“In projects with high-dollar investments and complex architecture and finishes, there are always elements that are built on site,” Mr. Long said, adding that the amenities and special features of custom residences are what drive the cost up.

Architect Joseph Tanney, a partner in the New York-based firm RESOLUTION: 4 ARCHITECTURE, typically works on 10 to 20 luxury “hybrid” prefab projects a year, most of them in New York’s Hamptons, Hudson Valley and Catskills, and all of them are designed to meet LEED standards.

“We’ve found that the modular methodology provides the highest value proposition in terms of time and money relative to the overall quality of the entire project,” said Mr. Tanney, co-author of “Modern Modular: The Prefab Houses by Resolution: 4 Architecture.” “By leveraging the efficiency of conventional wood-framed modules, we’re capable of building about 80% of the house in the factory. The more we can build in the factory, the higher the value proposition.”

Since April 2020, a month into the pandemic, he said that inquiries for higher-end modern homes have “spiked.”

Brian Abramson, CEO and founder of Method Homes, a prefab builder based in the Seattle area that constructs houses whose finished prices range from $1.5 million to over $10 million, said that “we have seen a large increase in demand for our homes” since the pandemic “with all the people moving and wanting to change their living situation with remote work.”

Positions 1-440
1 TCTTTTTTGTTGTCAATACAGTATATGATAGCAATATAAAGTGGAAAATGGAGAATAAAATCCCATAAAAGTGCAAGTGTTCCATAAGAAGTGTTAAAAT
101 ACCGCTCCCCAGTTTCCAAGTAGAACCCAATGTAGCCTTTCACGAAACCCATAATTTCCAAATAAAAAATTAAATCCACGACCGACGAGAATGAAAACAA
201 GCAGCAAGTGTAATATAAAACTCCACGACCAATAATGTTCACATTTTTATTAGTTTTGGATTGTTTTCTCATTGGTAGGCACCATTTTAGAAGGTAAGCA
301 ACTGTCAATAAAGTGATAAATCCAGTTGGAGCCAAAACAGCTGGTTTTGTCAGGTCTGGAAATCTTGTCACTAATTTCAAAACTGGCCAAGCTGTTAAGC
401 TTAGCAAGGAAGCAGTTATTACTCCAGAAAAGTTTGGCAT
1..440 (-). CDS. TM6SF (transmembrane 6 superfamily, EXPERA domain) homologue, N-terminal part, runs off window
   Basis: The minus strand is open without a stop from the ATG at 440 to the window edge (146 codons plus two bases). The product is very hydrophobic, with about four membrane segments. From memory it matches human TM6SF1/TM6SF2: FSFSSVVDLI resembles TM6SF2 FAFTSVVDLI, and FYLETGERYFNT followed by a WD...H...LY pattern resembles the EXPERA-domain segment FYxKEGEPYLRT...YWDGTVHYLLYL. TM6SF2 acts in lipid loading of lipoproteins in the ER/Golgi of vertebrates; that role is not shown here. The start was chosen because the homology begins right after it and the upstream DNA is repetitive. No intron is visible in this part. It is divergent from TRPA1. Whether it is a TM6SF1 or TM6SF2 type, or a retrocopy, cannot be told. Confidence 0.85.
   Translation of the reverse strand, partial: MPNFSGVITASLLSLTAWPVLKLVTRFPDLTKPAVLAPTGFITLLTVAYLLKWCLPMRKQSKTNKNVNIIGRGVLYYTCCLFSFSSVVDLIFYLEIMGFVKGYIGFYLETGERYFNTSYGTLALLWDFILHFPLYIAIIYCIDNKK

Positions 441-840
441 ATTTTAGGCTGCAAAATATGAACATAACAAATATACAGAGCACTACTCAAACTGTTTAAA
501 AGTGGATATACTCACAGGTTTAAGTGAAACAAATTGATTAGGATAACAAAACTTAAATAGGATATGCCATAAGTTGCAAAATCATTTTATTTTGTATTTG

He noted that the streamlined, predictable approach of prefab appeals to a lot of new clients who have built homes in the conventional way. “Additionally, labor is very limited in a lot of the markets we work in, and local contractors have multiple-year backlogs so we provide a faster option,” he said.

Method Homes are finished in the factory in 16 to 22 weeks and are assembled on site in one to two days. “Then they take four months to over a year to finish, depending on the scale and scope of the project and local labor availability,” Mr. Abramson said.

At Plant Prefab, which uses its own proprietary Plant Building System composed of specialized panels and modules, business is so brisk that the company is building a third factory, this one fully automated, that will be capable of producing up to 800 units a year.

“Our system offers the design flexibility and portability of panels with the time and cost advantages of modular,” Mr. Glenn says, adding that it’s “optimized for custom architectural homebuilding.”

The company, which was founded in 2016 to focus on custom homes designed by its in-house studio and third-party architects, is on a mission “to make great, sustainable architecture more accessible,” Mr. Glenn said. “To do that, we needed a building solution designed for custom, high-quality, sustainable home construction: a factory with the technology and systems to make the process faster, more reliable, more efficient and less wasteful.”